How to retract a message in Gmail

I guess at some point in time everyone’s wished that they can retract some emails they’d accidentally sent to the wrong person or perhaps with incorrect spelling or incomplete information? Well, it just happened to me a few minutes ago. Really wish that I’d remember about this setting before sending the email!

Initial impressions of Google Chromecast

Google Chromecast was easy to set up as many people have said online. I configured mine from my Android phone (JB 4.3). However as Chromecast has not been officially released internationally the Chromecast app was not available in PlayStore (when accessing in Singapore); this app was eventually found in a link on XDA forum which is not ideal from a security perspective. By the way the equivalent Chromecast app was available on iTunes store but I stuck to the Android app because iOS route seems to involve a few more steps so I decided on going the simpler route.

The concept of Chromecast is simple and brilliant. After your device – be it an iOS or Android device, or even a PC as long as they are on the same network – has done the necessary handshaking with some cloud-based service, such as YouTube, Netflix or Google TV content, the final step is taken over by Chromecast, bypassing the original device. Since I don’t have a Netflix account, my testing involved only streaming of YouTube content – console game reviews actually 🙂 . While I already own an Android-based media player, the Veolo 2 from AC Ryan, to search, select and queue clips from YouTube on my iPad (and presumably on other Android tablets and phones) is a vastly superior experience to doing the same using the air mouse to navigate and keying in the search terms. A touch interface directly in front of you is simply more intuitive and accurate than waving a mouse on the screen some distance away from my experience.

A second aspect which I think Chromecast has an advantage over other streaming-type gadgets (and I include most network media players), basically any app (mobile or otherwise) which is Cast-compatible can make use of the device, no additional wires needed, provided they are on the same network. Ultimately this means that while being able to project to a larger screen (presumably that is the main reason for getting the Chromecast!?) is a bonus, you don’t need to go to great lengths/pains to extend the existing user experience.

Here’s hoping that Google will open up the Chromecast APIs at some point and that more apps will be available which will make use of these APIs.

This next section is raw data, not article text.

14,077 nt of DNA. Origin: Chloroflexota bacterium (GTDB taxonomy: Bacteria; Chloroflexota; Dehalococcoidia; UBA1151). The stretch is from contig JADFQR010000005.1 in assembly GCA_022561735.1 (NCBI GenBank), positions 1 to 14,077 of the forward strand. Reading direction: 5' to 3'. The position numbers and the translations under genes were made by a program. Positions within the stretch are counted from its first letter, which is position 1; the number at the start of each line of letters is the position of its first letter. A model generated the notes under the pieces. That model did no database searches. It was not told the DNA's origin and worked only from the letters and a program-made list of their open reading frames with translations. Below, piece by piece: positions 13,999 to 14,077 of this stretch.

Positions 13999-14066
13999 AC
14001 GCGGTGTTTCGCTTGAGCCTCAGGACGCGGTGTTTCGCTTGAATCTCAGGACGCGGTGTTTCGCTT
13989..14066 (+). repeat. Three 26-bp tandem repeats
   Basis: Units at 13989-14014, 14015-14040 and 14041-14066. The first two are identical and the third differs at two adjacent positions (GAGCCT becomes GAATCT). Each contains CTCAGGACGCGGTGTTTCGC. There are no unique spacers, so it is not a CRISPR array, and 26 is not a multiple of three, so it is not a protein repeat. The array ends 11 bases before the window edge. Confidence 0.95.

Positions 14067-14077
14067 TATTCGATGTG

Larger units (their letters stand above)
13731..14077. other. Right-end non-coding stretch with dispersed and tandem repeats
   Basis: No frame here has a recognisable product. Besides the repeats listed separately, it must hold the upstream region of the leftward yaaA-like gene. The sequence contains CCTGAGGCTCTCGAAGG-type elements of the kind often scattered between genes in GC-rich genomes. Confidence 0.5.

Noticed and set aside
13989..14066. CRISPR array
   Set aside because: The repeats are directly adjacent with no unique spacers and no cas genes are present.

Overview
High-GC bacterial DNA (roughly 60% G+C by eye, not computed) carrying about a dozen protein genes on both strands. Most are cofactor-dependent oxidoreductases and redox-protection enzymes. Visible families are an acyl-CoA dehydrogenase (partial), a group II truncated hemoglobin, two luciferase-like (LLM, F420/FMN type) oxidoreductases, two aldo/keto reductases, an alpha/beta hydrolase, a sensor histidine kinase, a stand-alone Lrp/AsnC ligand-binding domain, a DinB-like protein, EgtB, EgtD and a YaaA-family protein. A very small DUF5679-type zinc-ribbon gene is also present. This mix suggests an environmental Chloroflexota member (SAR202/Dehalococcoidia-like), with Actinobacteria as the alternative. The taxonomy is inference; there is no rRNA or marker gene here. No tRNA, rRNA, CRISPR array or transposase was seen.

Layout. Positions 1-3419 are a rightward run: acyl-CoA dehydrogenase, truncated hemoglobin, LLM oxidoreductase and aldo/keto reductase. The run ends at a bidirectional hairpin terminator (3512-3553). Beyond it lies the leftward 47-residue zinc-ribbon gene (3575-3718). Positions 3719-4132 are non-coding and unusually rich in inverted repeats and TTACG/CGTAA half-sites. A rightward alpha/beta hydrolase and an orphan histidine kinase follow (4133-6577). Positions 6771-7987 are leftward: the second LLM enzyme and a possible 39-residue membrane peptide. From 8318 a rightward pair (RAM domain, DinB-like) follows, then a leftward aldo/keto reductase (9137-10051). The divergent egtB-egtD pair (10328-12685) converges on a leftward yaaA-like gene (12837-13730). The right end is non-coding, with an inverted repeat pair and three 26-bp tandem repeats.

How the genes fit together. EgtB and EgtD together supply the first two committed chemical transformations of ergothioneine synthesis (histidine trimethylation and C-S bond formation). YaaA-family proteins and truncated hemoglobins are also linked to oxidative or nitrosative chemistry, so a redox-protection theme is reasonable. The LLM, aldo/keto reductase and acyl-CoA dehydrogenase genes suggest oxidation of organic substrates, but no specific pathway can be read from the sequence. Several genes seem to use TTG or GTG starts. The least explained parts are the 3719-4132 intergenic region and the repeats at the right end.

iOS 7

Apple’s latest iOS 7 was released to the public (globally I might add) yesterday, depending on your timezone. As usual there has been quite a bit of Apple-bashing online, rightly or wrongly, about the new (or the lack of, as the case may be) changes. I found this video, though made soon after the Apple WWDC a few months ago, presents a more balanced view of features of iOS7 and indirectly reflects how the smartphone landscape has changed since the original iPhone revolutionised this industry.

Productivity tools

Although I have dabbled with (as a user) a number of productivity/to-do list/GTD/project management tools in the past, it’s not until this year that I have taken them more seriously. In all cases, I almost invariably only try applications when there is an accompanying mobile app because I figured without the mobile support, I probably wouldn’t be using the app so frequently. In hindsight, I think having some sort of discipline is essential – regardless of whether using a mobile app or not, although the mobile aspect adds to the motivation definitely.

  • Basecamp (Android, iOS, sort-of): Enterprise-grade project management. My big peeve is that there is no good mobile app and the email notifications are not sufficiently informative for ease of keeping track of conversations.
  • Dropbox: No explanations needed…
  • Evernote (Android, iOS): Heard of this app since its beginning a few years ago. Didn’t take it seriously until recently when I decided to use it to store online resources; still not really using it to track documents and stuff.
  • Google Docs: This online office suite and repository of documents is extremely powerful, in case you have not discovered the power of it. Can’t live without it! 🙂
  • Google Keep(Android only?): New addition to the Google Drive family. Simple – as in with limitations – app for jotting down short notes. Has the obvious advantage that notes to synced to Google Drive.
  • Todo (iOS): For a couple of years my favourite for its simple interface, until I switched to Android 1.5 years ago.
  • Trello (Android): Discovered it a few months ago, but only now beginning to discover innovative ways of using this deceptively simple app. May replace Wunderlist down the line. Very fast for synchronisation and mobile UI.
  • Wunderlist (Android, iOS): Started using since last year. Liked it for the simple interface and user-experience was somewhat similar ti Todo.

Honorable mentions which I eventually discarded:

  • Google tasks
  • Remember the milk
  • Things
  • Toodledoo